Now that we have a better understanding of why women develop piles once they become pregnant, let’s take a closer look at how many women are affected by this sometimes painful condition. According to a study published by BMJ Clinical Evidence, an international peer-reviewed journal that publishes systematic reviews of important clinical conditions, more than 38 percent of women will struggle with constipation once they become pregnant. The study goes on to state that these struggles will likely be the result of the uterus pressing against the bowel as it grows in size or due to excessive iron, a mineral found in most prenatal vitamins, in their blood.
COMPLICATIONS CAUSED BY PILES
Being pregnant can be taxing on a woman’s body; however, piles can make matters that much worse. In addition to thrombosed piles, which is often caused by straining while constipated, some women may also encounter the following complications:
Strangulated piles -This condition is typically associated with internal piles and occurs when they no longer receive blood, which can cause intense inflammation, irritation, and pain.
Anemia – Although rare, piles can trigger anemia, a condition characterized by a reduction in red blood cells or hemoglobin in the blood, in some women.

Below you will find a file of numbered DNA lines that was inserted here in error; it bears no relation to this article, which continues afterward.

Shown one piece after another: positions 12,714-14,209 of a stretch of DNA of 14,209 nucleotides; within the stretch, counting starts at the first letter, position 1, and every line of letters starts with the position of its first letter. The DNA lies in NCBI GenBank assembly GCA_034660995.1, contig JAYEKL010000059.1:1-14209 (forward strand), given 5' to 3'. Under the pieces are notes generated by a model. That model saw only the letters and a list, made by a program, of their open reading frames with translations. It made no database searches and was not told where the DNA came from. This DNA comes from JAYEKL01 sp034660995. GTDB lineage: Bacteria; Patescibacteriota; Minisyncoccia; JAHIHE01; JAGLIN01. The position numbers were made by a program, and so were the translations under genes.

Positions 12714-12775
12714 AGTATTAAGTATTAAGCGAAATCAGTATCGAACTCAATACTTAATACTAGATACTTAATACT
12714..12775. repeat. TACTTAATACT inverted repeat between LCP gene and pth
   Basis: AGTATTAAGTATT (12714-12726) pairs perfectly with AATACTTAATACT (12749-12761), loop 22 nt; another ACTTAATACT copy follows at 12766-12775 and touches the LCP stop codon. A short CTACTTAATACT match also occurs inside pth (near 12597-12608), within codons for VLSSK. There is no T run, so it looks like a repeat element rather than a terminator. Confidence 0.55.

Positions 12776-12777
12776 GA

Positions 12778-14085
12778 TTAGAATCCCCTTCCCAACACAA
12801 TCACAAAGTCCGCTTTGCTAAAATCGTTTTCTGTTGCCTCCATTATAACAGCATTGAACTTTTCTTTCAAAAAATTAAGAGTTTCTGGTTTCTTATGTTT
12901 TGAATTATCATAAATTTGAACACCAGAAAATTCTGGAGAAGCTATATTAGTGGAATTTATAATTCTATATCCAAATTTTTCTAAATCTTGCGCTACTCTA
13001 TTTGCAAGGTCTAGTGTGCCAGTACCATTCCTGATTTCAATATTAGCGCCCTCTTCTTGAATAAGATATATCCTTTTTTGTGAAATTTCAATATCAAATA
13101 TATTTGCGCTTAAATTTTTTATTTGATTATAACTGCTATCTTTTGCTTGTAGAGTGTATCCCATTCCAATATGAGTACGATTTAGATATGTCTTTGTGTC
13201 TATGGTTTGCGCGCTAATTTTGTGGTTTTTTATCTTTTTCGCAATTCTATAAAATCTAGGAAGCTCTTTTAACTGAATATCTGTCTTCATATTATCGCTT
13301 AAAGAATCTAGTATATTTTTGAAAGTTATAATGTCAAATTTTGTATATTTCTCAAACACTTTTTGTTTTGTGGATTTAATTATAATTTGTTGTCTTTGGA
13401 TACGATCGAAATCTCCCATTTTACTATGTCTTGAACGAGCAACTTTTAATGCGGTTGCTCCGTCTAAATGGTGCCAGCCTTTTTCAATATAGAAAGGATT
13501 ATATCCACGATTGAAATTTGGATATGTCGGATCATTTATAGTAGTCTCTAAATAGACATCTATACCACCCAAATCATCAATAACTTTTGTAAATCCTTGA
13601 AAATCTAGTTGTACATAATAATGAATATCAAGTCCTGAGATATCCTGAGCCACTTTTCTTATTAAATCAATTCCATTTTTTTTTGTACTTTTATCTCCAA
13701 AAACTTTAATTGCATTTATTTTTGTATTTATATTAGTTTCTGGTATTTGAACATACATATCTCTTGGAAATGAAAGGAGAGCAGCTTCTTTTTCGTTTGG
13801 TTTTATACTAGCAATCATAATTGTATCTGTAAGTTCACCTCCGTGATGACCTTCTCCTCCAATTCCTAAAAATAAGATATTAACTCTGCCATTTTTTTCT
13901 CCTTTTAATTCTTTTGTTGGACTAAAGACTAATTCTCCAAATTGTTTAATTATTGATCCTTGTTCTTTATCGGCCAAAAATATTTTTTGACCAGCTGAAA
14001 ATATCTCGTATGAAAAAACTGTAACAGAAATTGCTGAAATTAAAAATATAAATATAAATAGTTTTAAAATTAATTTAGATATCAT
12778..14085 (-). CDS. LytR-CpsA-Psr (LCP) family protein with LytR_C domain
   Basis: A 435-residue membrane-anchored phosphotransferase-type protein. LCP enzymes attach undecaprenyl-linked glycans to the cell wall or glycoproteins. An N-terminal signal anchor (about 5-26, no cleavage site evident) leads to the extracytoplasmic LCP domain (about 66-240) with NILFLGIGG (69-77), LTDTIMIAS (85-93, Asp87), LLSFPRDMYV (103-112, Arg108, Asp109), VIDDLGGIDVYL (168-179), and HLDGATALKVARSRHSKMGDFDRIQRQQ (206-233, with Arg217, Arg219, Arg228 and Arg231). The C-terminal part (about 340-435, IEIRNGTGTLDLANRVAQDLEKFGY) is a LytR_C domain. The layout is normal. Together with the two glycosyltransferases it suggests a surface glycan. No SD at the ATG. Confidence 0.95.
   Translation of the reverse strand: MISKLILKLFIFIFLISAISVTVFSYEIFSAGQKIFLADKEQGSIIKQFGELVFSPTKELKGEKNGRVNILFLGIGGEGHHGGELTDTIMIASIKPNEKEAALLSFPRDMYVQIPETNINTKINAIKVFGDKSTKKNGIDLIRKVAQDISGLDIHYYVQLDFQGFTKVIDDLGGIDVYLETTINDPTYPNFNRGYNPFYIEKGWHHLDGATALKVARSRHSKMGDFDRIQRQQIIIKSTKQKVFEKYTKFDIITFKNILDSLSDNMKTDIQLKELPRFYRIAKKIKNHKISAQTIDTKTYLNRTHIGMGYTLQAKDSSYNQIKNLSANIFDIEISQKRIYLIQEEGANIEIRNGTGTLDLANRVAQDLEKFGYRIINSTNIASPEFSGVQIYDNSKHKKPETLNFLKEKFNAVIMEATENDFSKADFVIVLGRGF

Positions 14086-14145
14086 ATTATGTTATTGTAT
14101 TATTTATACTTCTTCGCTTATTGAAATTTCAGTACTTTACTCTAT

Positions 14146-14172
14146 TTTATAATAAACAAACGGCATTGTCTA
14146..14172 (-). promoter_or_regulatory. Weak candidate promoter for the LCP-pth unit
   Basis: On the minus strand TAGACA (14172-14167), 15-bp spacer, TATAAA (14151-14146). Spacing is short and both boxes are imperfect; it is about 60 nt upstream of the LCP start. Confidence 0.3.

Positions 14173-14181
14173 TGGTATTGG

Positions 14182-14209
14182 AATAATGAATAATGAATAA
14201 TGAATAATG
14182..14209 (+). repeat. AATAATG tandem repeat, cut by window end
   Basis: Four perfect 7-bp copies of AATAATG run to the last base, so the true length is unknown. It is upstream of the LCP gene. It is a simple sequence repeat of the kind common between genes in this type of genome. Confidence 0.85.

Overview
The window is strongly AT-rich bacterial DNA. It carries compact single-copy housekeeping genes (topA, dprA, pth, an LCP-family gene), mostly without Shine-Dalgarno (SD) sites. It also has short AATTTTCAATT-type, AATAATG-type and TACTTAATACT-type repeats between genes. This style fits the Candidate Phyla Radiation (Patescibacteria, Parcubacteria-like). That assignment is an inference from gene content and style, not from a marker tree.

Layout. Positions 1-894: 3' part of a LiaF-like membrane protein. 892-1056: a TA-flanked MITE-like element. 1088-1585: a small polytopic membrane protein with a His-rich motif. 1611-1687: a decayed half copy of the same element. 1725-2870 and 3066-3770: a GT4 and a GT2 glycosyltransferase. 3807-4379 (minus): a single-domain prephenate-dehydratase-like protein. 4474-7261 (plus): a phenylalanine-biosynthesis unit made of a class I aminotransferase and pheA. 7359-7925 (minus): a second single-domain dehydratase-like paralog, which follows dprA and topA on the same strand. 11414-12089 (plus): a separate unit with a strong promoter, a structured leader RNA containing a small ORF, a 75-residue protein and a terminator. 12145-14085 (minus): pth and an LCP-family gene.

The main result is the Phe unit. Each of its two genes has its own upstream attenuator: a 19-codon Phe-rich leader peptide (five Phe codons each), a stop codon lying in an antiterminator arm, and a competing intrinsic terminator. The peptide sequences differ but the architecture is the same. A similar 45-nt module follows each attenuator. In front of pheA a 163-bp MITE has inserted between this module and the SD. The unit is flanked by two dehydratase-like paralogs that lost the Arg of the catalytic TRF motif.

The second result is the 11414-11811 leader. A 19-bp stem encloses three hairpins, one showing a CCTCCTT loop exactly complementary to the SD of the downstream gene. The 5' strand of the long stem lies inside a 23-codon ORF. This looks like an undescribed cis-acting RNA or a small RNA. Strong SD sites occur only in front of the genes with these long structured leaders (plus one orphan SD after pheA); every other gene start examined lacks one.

HOW TO AVOID HEMORRHOIDS WHILE PREGNANT
Consuming fiber-rich foods – One of the best ways to lower your chances of developing piles while pregnant is by eating foods that contain fiber as the nutrient goes a long way toward normalizing bowel movements. It also aids in softening and increasing stool size as well. For those who are a fan of fruits, bananas, oranges, apples, mangoes, strawberries, raspberries are all excellent sources of fiber. As far as vegetables are concerned, carrots, beets, broccoli, spinach, and most dark-colored vegetables contain a fair amount of fiber. The same applies to whole grains as well. All in all, there are several options when it comes to increasing your fiber intake.
Stool softeners – Although a fiber-rich diet can help soften stool, some women may still find defecating difficult while pregnant, especially during their third trimester. In these cases, prescription-based stool softeners can be beneficial.
Exercise – Kegel exercises not only strengthen your pelvic floor muscles but also eases pile symptoms by helping to improve blood flow to the rectal area. However, you must isolate and contract the right muscles to get the most out of these exercises. To that point, it may be a good idea to work with an obstetrician, gynecology expert, or personal trainer that can guide you on using proper form to ensure that you are targeting the right muscle groups.